Friday, August 26, 2011
Jaikant Shikre, in Singham is a mafia don in Goa who has the police and the local MLA eating out of his hand. He murders and kidnaps people at will and the citizens are too scared to raise their voice against him. Jaikant is granted a conditional bail in a murder case in which he was the 'third accused'. The DCP, a spineless cop, informs him that he will have to travel to a village on the border of Maharashtra and Goa, called Shivgadh, to sign his attendance daily. Shikre is irritated but his cronies shrug it off suggesting that Shikre needn't attend in person. Except that Bajirao Singham, the hard taskmaster cop-in-charge of the Shivgadh police station would have none the proxy attendance business. Shikre has no choice and travels all the way from 'Goa city' and to nurse his bruised ego takes his whole gang along with him. A confrontation ensues between Singham (Ajay Devgan) and Shikre (Prakash Raj).
It is a sequence spread over not more than 7-8 minutes and has to be one of the most intense performances between two actors ever seen in Indian cinema. The dialogues are rabble rousing with the opposite camps of Singham and Shikre waiting in bated breath as the two have a verbal go at each other with their diatribe. It a classic protagonist versus antagonist situation and one of them prevails. The party aggrieved raises the stakes of this confrontation and the movie is about the other's response to that. If Rohit Shetty would've got this scene wrong in the way he envisioned it or if the dialogue writer went a little awry with his lines or if the DOP kept the visualization even a bit loose, I think Singham would've really struggled to sustain for a 144 minutes. But the team delivered on this particular sequence and Singham becomes quite a riveting watch from time to time after that sequence. The problem with Singham though is there really isn't any other high in the movie. Everything that is good about the movie, you get to see it in that scene- the choreography of action, the I'll-screw-you-bravado and above all the intensity of Prakash Raj and Ajay Devgan. From there on, if you expected a climax better than that sequence, you would be disappointed. Thus, ironically, in that one scene lies Singham's zenith and it's own undoing.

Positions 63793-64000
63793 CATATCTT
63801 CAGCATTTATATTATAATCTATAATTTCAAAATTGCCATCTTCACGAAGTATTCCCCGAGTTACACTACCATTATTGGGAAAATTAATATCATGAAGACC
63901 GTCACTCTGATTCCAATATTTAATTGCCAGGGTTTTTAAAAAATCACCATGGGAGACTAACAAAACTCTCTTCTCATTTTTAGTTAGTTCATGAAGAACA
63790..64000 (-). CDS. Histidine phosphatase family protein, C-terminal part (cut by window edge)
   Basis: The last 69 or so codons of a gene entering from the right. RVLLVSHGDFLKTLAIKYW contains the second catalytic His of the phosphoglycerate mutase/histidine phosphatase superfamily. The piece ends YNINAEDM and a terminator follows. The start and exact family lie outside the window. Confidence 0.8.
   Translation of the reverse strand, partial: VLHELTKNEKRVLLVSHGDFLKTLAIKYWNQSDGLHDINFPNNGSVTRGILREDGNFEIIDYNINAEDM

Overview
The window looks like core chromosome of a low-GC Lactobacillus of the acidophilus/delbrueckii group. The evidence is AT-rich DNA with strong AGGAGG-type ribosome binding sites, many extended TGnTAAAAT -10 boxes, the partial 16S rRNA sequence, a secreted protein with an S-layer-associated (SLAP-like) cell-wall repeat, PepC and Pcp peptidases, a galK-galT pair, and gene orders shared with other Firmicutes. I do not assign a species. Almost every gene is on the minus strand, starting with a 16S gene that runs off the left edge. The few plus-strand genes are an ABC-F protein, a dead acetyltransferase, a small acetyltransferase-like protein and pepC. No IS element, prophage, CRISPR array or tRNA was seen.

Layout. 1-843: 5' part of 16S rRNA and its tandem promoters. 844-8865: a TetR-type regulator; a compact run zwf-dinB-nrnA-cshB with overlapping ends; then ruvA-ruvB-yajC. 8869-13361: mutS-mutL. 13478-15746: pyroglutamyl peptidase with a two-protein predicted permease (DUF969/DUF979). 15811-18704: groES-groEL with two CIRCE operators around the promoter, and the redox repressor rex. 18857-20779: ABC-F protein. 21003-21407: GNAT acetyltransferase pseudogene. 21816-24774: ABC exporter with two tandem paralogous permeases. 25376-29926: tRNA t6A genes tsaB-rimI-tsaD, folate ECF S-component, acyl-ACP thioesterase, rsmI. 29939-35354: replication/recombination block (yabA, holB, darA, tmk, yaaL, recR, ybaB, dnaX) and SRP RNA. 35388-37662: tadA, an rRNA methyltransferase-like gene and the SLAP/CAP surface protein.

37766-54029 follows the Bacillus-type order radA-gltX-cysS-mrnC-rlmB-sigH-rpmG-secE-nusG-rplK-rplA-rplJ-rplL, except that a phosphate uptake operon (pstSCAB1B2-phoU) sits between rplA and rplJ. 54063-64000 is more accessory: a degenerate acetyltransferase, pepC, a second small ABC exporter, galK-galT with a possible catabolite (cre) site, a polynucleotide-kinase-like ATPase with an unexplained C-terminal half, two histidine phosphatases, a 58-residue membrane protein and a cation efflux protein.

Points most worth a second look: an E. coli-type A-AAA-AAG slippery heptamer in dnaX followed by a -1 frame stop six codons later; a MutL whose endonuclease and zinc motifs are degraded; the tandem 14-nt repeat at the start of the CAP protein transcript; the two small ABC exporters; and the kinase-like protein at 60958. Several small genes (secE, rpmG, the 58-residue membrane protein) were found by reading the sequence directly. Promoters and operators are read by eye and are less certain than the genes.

Given that this was a remake of the Tamil movie which starred Suriya in the lead, the casting in Hindi to begin with was spot-on with Ajay Devgan firing yet another sharp arrow from the quiver of his acting skills. Now we know along with Salman and Aamir, we will also suspend our beliefs if Ajay Devgan pulls off some logic defying stunts. In a way though, I must admit the action scenes could've been better with a daredevil like Devgan in the lead. Kajal Agarwal, the Telegu actress who makes her debut comes across rightly as the lady-next-door and plays an easy third fiddle to Devgan and Prakash Raj. There's only so much she has to do given that her most repeated scene is the part where she steps forward to take Devgan's revolver and shirt whenever he is bashing the bad guys. Prakash Raj, on the other hand, has a magnetic screen presence and his evil persona with a caricature-ish touch would make him quite a favorite with the masses.
Overall, Singham's packaging works more for itself than it's substance. Watching it without suspending reason won't make this enjoyable but try it and Rohit Shetty and team have done enough to make it worth your while.